Senate blocks controversial birth control amendment

WTF Blunt amendment defeated hp 3.1.12

Senate Democrats narrowly blocked a controversial amendment that would exempt corporations and non-religious organizations from providing contraceptive coverage to employees.

Sen. Roy Blunt (R-Mont.) SOURCE:

The Senate voted 51 to 48 today to defeat Senate Amendment 1520 proposed by Sen. Roy Blunt (R-Mont.). The Blunt amendment would allow insurance plan “purchasers, plan sponsors, and other stakeholders with religious or moral objections” to not cover birth control and other health services.

Under the Patient Protection and Affordable Care Act, all health insurance plans are required to cover “essential health benefits” and “preventive services,” which include women’s health services such as mammograms, domestic violence screening, and contraceptions, without charging co-pays or deductibles beginning in August.

Aside from planning pregnancies, contraception is often prescribed by doctors to prevent ovarian cancer and treat medical conditions such as polycystic ovarian syndrome (PCOS) or endometriosis. In fact, 99% of American women use birth control at some point in their lives. The non-partisan Institute of Medicine has recommended that all insurance plans cover contraceptions to prevent unintended pregnancies that increase “the risk of babies being born preterm or at a low birth weight, both of which increase their chances of health and developmental problems.”

However, nearly half of the women between ages of 18 and 34 have reported difficulties in paying for contraceptions, which could range from $60 to more than $100 per month without insurance coverage. By adopting the Institute of Medicine’s recommendation to require all health insurance plans to cover contraception, the Affordable Care Act would make contraception a lot more affordable for women.

Read more: Sandra Fluke draws attention to financial & health burdens women suffer without contraceptive coverage

After listening to concerns raised by religious organizations about the mandate, President Barack Obama extended a compromise to accommodate religiously-affiliated institutions and hospitals that object to offering birth control while allowing women to still receive contraceptive coverage from insurance companies.

“If a woman’s employer is a charity or a hospital that has a religious objection to providing contraceptive services as part of their health plan, the insurance company -– not the hospital, not the charity -– will be required to reach out and offer the woman contraceptive care free of charge, without co-pays and without hassles. The result will be that religious organizations won’t have to pay for these services, and no religious institution will have to provide these services directly,” Obama explained. “These employers will not have to pay for, or provide, contraceptive services.  But women who work at these institutions will have access to free contraceptive services, just like other women, and they’ll no longer have to pay hundreds of dollars a year that could go towards paying the rent or buying groceries.”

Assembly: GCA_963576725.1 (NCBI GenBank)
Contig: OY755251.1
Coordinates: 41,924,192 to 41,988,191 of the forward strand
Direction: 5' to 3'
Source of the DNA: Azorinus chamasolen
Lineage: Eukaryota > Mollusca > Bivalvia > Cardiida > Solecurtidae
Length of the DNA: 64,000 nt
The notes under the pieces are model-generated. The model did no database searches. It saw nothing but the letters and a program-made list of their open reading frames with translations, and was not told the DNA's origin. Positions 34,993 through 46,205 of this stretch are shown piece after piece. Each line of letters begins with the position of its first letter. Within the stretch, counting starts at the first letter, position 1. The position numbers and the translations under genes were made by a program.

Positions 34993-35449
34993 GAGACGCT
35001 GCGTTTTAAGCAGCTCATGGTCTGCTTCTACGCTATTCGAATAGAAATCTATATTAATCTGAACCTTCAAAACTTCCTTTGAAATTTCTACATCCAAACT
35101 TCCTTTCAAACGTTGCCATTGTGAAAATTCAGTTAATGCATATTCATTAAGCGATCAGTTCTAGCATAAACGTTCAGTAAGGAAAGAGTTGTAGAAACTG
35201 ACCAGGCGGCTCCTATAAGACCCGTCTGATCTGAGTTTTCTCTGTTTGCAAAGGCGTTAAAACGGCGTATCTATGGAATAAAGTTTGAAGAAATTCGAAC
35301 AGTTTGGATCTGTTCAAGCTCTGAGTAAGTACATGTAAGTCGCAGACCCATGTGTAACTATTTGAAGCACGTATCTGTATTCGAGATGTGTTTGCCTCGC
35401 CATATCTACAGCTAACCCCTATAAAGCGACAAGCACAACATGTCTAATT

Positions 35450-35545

On the other hand, the Blunt amendment would have permitted any employer, including for-profit corporations, to refuse coverage of any health services required under the Affordable Care Act by citing ambiguous “moral” objections. Preventive health services that could be denied coverage under the amendment include birth control, prenatal care, HIV testing, mental health services, cervical cancer screening, vaccinations, Type 2 diabetes screenings, and other women’s health services.

“This is a political and ideological overreach, not a religious issue. The fact that they want to exempt all businesses from providing any preventive care for a woman is outrageous and a clear, callous disregard for the health and well-being of America’s women,” said Sen. Kirsten Gillibrand (D-N.Y.). “The decisions of whether a woman takes one medicine or another, or what type of health care she should have access to, should not be the decision of her boss–a commonsense, simple principle, that bosses and employers should not make these very personal decisions. What could be more intrusive than that?”


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2 Comments on “Senate blocks controversial birth control amendment

  1. Pingback: University of Notre Dame sues over ACA's contraception mandate | What The Folly?!

  2. Pingback: Full text of the Blunt amendment on contraceptive coverage | What The Folly?!

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